A few weeks ago, the mother of a toddler posted a question in a social media group. Should she have a second child? Almost all responses to her question were the same.
“Go for it, you won’t regret it. It’s lovely for both the kids have each other’s backs.” “Yes, they will have someone to talk to or turn to when they grow up, and will share and become more sorted individuals.” “Kids with siblings have a lot of life skills that we parents fail to teach.”
Sure, the sibling experience can be great but single children have fun and meaningful experiences too. I am the only child to my parents. Growing up in the 1980s, I was the only kid in my class who had no siblings, a status that always drew concern or bewilderment from both kids and adults. Aren’t you lonely? Why didn’t your parents have another child? You don’t know the joys of being a sister or having a brother. You miss out on a lot if you have not experienced the love of a sibling.
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I am sure my parents had their fair share of such questions but they both wanted to work. They were able to give me more time and attention. In fact, renowned psychologist Toni Falbo conducted a study in 1986 titled Quantitative Review of the Only Child Literature and found only children to had stronger parent-child relationships.
As a single child, I had tons of friends. I even traveled to see my cousins in another city on my own when I was 14. I spent most of my time outdoors so I never felt lonely. Being alone at home, I developed strong intrapersonal skills.
I find the idea that we need to ‘give’ our child a sibling to be problematic. The decision to have a second child should be based on only one reason - a need for another child and a desire to nurture this person as an individual in his or her own right, and not as a playmate for the first.
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Family size isn’t always a choice - health and the rising cost of education often force urban couples to have just one child, leading to a shift. A study by India's National Family Health Survey-4 in 2018 showed that only 24% of married women in India (between 15 and 49) and 27% of men want a second child.
In my case, my partner and I didn’t want a second child at all. We wanted to explore our relationship with our daughter and put all effort and meaning into it. We wanted to make it count.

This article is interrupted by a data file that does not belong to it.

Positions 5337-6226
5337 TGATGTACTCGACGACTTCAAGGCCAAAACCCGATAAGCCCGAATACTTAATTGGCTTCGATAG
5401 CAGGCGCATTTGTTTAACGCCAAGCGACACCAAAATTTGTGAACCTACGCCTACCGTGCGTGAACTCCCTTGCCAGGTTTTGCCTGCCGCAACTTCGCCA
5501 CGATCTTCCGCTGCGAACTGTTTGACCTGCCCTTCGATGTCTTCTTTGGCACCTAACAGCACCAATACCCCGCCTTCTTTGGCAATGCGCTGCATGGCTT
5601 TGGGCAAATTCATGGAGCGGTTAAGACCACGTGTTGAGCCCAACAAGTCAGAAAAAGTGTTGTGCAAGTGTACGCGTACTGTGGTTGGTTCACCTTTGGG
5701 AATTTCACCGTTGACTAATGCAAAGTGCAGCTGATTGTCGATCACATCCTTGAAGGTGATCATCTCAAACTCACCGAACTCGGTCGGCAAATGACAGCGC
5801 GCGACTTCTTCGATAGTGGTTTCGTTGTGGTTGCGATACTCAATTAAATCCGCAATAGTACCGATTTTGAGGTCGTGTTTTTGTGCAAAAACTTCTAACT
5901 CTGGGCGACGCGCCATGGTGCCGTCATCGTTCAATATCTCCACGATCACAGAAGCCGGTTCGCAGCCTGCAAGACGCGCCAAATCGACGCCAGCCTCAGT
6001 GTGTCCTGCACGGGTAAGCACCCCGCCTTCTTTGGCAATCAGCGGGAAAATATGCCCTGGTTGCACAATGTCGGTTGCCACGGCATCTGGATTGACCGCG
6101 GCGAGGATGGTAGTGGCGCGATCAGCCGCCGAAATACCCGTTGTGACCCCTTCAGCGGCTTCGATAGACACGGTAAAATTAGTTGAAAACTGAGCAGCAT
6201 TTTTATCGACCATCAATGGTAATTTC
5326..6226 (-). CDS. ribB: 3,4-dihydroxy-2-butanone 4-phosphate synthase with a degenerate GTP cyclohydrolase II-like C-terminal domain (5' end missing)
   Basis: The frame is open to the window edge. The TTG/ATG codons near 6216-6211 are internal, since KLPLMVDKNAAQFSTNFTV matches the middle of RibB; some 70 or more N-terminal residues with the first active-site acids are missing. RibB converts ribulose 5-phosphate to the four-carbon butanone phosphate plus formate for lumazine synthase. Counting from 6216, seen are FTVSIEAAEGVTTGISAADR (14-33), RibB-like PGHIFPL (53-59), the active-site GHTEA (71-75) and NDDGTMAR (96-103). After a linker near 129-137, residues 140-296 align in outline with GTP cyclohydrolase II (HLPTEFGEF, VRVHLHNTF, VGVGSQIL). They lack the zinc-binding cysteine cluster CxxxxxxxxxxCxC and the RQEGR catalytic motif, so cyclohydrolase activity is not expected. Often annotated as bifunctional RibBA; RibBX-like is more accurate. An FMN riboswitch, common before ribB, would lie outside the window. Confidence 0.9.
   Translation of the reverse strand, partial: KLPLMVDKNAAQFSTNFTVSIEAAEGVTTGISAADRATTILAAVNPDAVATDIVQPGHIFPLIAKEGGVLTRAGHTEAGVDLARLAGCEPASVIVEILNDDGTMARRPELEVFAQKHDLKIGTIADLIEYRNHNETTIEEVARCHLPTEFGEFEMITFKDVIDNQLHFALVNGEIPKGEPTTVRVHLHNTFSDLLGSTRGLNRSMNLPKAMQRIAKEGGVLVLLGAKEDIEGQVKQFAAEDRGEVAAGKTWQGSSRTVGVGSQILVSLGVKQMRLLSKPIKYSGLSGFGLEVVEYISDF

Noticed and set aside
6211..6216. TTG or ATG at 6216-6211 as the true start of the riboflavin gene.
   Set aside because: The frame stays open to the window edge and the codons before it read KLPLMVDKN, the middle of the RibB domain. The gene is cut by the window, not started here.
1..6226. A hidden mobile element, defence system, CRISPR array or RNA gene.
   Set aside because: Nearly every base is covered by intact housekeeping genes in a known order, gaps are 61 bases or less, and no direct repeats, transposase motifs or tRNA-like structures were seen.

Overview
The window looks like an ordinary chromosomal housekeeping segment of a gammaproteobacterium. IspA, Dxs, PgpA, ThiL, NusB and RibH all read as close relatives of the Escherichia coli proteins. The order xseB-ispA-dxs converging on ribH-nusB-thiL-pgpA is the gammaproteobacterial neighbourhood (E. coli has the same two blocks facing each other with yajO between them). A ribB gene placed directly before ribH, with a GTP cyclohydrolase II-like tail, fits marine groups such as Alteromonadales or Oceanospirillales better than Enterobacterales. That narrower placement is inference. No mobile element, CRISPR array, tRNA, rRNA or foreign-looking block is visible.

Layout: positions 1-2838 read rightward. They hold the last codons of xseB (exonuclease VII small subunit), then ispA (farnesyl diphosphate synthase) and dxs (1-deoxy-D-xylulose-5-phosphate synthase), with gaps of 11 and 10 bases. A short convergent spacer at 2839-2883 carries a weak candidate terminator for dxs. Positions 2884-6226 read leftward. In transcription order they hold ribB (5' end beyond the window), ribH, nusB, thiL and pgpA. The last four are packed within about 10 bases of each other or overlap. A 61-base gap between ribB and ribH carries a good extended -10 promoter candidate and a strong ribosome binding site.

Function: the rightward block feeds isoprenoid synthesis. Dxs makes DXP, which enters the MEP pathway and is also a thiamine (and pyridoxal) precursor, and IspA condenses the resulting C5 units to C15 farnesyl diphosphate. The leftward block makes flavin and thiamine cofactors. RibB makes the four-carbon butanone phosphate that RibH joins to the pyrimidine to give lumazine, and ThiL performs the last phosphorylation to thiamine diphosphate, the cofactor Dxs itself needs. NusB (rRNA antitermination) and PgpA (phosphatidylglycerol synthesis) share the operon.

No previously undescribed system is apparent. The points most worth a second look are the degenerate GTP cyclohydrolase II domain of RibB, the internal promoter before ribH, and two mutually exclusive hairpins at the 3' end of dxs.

Parenting is more than just a given
Monila Sapre is a mental health practitioner based in Bengaluru and is a mother to a 7-year-old daughter. “Before we became parents, I wanted three kids and my husband wanted only one,” she says. “I now feel that parenting is not something that can be a 'given'. It is serious business. Children don't just happen and just grow up. Also, my husband and I find meaning in doing many things other than parenting in life. We enjoy parenting very much, but having one child keeps things simple for us. It allows us more bandwidth and also deepens our bond with our child.”
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Sapre believes that there are many misconceptions about single children and also about parents who choose to have just one child. “Everyone says that only children are very self-centred. They cannot share or adjust easily. They are full of themselves. And I would like to debunk them all. I have my first cousin, the only single child in the family. She forms wonderful relationships, has many friends, is very close to her parents as well as in-laws and has adjusted beautifully in a large family after her marriage," she says. "My own child is praised for being kind, warm and helpful by all her friends. She is always ready to listen and comfort her friends even at the age of 7," adds Sapre.
Not all sibling relationships are formative
I know many friends who are very close to their siblings but I also have cousins and friends who are estranged from their siblings. In my own family, siblings fought over property. A few never spoke to each other for the rest of their lives. Instead, they chose to form deeper bonds with friends or acquaintances. Sibling relationships can be complicated, too.
I believe that sibling or no sibling, we can bring up our kids to be resilient and wonderful human beings. This shift towards a smaller, more self-aware family unit gives rise to questions about meaningful parenting and equality. Why should a big family be the norm? Let’s move away from ‘only’ and call them ‘individual children’ instead.
Shweta Sharan is a freelance journalist based in Mumbai
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